Security firm Sophos scanned the Gnutella network and found an archive claiming to contain the soundtrack of the game. However, the archive had 113.3kb in size, which should be the first sign of foul play.
Further down the road, the archive didn’t include mp3 files. The downloader only gets a an executable named Setup.exe. Sophos has been playing around with the file and discovered the following:
“This was a Visual Basic program with some weakly encrypted strings.[…] It turns out that the sample is actually a worm, not a Trojan, that is fully capable of propagating itself over the Gnutella network by sharing itself. What’s more, it doesn’t actually target Grand Theft Auto at all. In fact, we also turned up samples of W32/Zipwire-A when searching for several other popular games, including Team Fortress 2 and Two Worlds. Again, these samples are the ones that are exactly 113.3kb in size.”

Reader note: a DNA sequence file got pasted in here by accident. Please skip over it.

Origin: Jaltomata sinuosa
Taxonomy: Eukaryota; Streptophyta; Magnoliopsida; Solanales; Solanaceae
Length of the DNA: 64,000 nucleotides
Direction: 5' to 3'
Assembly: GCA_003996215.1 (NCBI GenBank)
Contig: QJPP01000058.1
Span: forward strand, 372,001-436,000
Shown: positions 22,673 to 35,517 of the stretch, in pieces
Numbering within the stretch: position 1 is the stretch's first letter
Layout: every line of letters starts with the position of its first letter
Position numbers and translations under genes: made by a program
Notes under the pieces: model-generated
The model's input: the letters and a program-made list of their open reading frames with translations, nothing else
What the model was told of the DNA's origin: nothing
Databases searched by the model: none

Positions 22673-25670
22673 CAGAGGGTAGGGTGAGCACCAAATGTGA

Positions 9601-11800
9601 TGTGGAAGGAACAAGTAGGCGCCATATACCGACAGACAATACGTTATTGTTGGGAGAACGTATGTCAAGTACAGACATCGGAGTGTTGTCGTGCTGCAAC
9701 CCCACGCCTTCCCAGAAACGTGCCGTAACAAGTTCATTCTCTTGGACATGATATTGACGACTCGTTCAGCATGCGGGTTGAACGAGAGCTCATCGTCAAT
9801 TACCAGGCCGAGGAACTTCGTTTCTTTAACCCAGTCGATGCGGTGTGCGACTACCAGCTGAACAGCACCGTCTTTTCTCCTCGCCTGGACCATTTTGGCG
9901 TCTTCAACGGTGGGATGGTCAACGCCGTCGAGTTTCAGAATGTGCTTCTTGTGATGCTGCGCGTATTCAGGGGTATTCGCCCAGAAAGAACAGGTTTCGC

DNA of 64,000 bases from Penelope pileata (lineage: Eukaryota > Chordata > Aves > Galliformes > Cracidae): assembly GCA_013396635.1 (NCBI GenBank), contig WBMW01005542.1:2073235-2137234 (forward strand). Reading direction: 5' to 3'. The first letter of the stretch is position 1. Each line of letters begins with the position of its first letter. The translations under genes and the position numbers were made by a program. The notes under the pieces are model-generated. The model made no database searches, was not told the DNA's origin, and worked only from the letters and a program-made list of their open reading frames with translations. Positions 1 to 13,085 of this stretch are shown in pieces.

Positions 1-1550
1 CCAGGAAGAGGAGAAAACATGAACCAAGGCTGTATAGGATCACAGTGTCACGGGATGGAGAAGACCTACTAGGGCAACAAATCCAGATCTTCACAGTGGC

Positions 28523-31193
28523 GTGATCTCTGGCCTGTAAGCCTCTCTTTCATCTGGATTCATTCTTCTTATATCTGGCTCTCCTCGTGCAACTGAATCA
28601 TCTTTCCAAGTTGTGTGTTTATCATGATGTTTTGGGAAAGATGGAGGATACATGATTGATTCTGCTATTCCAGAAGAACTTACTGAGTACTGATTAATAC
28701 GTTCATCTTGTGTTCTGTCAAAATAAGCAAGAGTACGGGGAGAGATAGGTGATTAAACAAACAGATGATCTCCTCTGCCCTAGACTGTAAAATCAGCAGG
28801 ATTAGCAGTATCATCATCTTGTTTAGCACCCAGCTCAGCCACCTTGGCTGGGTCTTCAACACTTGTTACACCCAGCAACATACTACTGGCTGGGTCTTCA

It’s worth noting that the writers didn’t name the malware themselves, but actually programmed it to get the most popular name available at a certain time:
“the worm actually picks names it thinks will be popular downloads, not by using any hardcoded list but by downloading pages from sites that index BitTorrent trackers. This is a novel technique and we can assume the reason Grand Theft Auto IV turned up in that list was because of the prevalence of illegal pirate copies on the torrent networks around the time of its release.”
In other words, don’t be amazed if you’ll get the same malware at some point in the future, only it won’t feature the GTA name, but something in the lines of Britney Spears or Timbaland.